Upper dust collection and feather boards would be nice. Those are things that might need some thinking. New face boards with T-slots might be a consideration for feather boards, guards or stops...

I wish that I had something like that to start a new fence with.
 

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Discussion Starter · #5 ·
This photo I got from the internet, is what I want to do, I dont have the room in my incredable shrinking shed to have a stand alone router table.
The table folds down when not in use.

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I live in the centre of Aust, the nearest woodworking shop is 2500 km (1555 miles) away. We dont have the varity that you do in North America.

I like his fence the blue Aliminium angle, but it doesnt seems to be advailable in Aust.:cry:
 

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Discussion Starter · #8 ·
Unfortunaly Baltic Birch ply is not advailable here, we only get construction ply here which is never straight always buckled and warped.

The 2 bent bars are for featherboards, a real crap design.
 

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Unfortunaly Baltic Birch ply is not advailable here, we only get construction ply here which is never straight always buckled and warped.

The 2 bent bars are for featherboards, a real crap design.
I would throw it up on the table and make it work!. Figure out how to have an adjustable split fence, how to add feather boards and make something for a vacuum hose to fit in and I would clamp the finished fence to your table saw fence for easy adjustments. Depending on the size of what you are routing you can have the fence on one side or the other of the plate.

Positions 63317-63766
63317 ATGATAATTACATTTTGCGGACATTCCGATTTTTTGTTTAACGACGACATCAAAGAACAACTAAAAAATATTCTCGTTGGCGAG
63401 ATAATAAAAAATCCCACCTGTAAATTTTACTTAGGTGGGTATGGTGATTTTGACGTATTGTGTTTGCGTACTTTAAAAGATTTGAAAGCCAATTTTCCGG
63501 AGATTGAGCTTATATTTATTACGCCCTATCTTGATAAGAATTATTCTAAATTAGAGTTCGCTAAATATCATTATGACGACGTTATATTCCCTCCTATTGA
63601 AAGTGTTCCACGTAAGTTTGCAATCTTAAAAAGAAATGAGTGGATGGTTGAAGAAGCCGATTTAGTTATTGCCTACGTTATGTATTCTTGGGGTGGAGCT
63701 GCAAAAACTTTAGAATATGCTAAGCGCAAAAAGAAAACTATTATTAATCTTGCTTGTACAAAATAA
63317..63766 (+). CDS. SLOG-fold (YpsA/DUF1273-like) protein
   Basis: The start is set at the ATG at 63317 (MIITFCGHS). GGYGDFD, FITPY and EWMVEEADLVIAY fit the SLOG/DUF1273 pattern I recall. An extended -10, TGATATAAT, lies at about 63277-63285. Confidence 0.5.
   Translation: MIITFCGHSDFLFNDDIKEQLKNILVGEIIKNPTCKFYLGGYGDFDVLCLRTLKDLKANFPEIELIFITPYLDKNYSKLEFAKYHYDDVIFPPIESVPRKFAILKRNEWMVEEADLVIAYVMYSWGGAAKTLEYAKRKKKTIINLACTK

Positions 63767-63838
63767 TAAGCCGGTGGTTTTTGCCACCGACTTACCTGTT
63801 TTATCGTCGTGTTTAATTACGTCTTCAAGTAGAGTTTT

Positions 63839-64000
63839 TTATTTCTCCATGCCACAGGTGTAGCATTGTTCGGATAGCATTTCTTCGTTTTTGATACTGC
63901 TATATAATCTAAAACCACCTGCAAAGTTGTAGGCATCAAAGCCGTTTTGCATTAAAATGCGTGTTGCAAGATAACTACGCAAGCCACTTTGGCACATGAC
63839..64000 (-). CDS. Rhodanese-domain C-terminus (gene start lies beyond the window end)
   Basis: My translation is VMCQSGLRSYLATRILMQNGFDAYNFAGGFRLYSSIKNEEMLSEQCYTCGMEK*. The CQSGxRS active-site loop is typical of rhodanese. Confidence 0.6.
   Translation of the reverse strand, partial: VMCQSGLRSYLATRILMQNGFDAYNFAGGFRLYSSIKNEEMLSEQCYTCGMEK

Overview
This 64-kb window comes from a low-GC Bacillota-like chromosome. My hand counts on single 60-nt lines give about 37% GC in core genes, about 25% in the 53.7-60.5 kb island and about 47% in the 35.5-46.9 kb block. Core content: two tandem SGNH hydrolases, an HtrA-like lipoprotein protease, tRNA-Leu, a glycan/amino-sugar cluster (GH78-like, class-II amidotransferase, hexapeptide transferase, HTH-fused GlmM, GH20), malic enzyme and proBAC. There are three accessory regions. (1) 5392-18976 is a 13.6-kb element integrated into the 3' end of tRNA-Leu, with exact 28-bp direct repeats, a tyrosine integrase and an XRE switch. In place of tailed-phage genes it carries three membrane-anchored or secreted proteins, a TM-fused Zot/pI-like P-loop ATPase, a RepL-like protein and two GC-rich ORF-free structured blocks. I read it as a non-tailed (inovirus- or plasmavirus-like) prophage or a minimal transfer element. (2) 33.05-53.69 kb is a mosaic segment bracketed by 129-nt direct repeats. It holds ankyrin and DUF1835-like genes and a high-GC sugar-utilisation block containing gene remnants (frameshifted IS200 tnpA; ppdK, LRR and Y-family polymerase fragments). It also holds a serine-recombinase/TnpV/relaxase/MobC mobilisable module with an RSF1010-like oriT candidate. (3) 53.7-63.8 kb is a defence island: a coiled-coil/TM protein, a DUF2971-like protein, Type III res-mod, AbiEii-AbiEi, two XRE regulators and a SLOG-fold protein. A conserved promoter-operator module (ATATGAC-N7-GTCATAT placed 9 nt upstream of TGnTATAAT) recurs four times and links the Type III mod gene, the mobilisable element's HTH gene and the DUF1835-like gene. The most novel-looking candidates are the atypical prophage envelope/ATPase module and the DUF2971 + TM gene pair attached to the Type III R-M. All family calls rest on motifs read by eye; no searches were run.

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Because you have slots in those fence supports, you don't need tracks to hold the fence. Only two knobs need to screw through those slots into the table. As I mentioned earlier, you'll have to figure out where to put them so that the fence will travel past the the bit in front at one extreme and then back behind the bit at the other.

One problem with a router in your table saw, that would irritate me, is that you have to remove the router fence to be able to fully use the saw. I would think about putting 4 legs on it so you can just pull the table out of there when needed.

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This is my router table. The fence can be as simple as a piece of HDPE clamped to the table.

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This photo I got from the internet, is what I want to do, I dont have the room in my incredable shrinking shed to have a stand alone router table.